• 3 There was no per se conflict of interest, since Barbosa had terminated his representation of Summers before defendant's trial commenced. Moreover, Summers refused to testify, thereby eliminating the possibility of conflict.
Nor has this defendant shown an actual conflict of interest manifested at trial. We are not persuaded that Barbosa's representation of Summers affected his representation of the defendant at trial, especially since Barbosa had not represented Summers regarding his guilty plea which had given rise to Summers' invocation of his right against self-incrimination. Nothing Barbosa did as defense counsel caused the loss of this witness' testimony; Summers' own actions kept him from testifying. Thus, counsel never faced the problem of challenging or presenting evidence which might favor one client but injure another. (People v. Cowherd (1978), 63 Ill. App.3d 229, 233, 380 N.E.2d 21.) Since defendant has not shown that there was an actual conflict of interest arising from Barbosa's joint representation of Summers and the defendant, we conclude that he was not denied effective representation of counsel.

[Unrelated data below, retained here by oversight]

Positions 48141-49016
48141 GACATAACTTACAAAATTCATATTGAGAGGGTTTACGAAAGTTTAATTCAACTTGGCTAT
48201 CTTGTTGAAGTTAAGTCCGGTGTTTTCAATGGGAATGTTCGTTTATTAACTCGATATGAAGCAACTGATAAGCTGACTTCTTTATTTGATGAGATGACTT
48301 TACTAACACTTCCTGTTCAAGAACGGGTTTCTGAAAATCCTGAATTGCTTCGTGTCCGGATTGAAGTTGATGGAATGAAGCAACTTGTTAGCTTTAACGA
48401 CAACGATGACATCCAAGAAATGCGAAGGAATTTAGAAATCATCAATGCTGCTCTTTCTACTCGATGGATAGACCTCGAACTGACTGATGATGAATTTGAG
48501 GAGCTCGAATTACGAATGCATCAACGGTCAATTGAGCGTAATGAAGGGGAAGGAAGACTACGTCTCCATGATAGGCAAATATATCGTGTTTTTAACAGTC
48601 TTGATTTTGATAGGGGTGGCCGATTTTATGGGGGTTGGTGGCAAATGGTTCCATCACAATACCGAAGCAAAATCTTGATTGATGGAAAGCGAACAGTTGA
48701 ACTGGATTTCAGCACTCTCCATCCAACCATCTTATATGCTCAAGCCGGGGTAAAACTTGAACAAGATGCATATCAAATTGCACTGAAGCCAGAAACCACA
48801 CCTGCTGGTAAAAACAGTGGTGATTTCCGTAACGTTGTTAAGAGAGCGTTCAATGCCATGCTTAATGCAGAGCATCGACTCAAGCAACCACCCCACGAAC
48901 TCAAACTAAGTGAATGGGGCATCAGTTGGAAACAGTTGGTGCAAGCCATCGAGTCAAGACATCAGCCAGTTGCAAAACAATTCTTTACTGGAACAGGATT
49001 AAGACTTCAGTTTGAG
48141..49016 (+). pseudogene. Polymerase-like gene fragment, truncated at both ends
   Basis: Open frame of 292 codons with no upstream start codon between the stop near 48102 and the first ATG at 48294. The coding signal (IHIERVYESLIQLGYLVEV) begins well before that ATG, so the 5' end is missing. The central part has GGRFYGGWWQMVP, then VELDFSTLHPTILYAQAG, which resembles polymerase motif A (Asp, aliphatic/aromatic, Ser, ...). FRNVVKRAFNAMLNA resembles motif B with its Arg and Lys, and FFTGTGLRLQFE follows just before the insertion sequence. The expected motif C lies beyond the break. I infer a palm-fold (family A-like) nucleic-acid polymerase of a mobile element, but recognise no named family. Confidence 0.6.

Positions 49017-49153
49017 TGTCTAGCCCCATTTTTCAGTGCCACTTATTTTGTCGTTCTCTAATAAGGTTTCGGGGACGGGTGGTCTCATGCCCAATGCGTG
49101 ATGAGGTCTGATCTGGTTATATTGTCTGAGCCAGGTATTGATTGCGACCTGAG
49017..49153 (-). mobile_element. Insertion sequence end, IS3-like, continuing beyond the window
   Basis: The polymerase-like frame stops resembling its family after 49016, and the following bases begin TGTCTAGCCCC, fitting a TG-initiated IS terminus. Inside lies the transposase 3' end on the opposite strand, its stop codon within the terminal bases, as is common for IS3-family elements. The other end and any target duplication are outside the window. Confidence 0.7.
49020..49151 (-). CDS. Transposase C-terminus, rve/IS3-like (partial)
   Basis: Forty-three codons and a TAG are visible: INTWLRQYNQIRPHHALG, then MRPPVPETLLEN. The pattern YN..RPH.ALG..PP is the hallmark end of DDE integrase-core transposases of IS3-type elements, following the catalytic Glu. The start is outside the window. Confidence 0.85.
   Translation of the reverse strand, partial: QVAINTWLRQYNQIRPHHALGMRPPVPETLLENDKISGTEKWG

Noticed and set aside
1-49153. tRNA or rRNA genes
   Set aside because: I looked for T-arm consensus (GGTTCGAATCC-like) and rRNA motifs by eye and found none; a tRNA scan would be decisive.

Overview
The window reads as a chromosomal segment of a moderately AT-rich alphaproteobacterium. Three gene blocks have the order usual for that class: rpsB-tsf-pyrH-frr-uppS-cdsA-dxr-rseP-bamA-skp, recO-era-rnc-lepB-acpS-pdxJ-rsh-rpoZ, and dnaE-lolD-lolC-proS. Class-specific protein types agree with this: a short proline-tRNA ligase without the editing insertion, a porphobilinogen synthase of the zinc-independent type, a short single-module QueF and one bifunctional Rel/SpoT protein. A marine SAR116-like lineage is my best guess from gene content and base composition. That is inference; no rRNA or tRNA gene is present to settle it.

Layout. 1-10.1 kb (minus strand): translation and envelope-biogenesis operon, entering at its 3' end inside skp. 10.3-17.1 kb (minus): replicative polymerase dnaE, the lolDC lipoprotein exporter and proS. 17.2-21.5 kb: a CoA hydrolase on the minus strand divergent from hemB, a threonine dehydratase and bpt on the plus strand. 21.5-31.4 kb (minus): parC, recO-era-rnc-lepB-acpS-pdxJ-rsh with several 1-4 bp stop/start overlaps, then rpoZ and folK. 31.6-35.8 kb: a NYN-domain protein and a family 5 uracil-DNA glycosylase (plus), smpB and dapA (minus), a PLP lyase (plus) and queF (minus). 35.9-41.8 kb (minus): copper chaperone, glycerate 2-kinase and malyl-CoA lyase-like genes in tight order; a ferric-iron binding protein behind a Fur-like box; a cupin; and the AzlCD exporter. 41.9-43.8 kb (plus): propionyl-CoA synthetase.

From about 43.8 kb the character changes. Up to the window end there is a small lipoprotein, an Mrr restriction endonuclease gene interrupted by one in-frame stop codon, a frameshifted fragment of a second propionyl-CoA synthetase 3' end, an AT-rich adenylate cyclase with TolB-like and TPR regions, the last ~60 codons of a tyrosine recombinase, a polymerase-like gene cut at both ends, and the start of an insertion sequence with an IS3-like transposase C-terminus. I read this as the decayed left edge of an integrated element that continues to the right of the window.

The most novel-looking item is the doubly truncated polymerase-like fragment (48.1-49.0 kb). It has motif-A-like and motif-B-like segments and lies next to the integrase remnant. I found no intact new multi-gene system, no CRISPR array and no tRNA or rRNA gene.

Accordingly, the judgment of the circuit court is affirmed.
LINDBERG and UNVERZAGT, JJ., concur.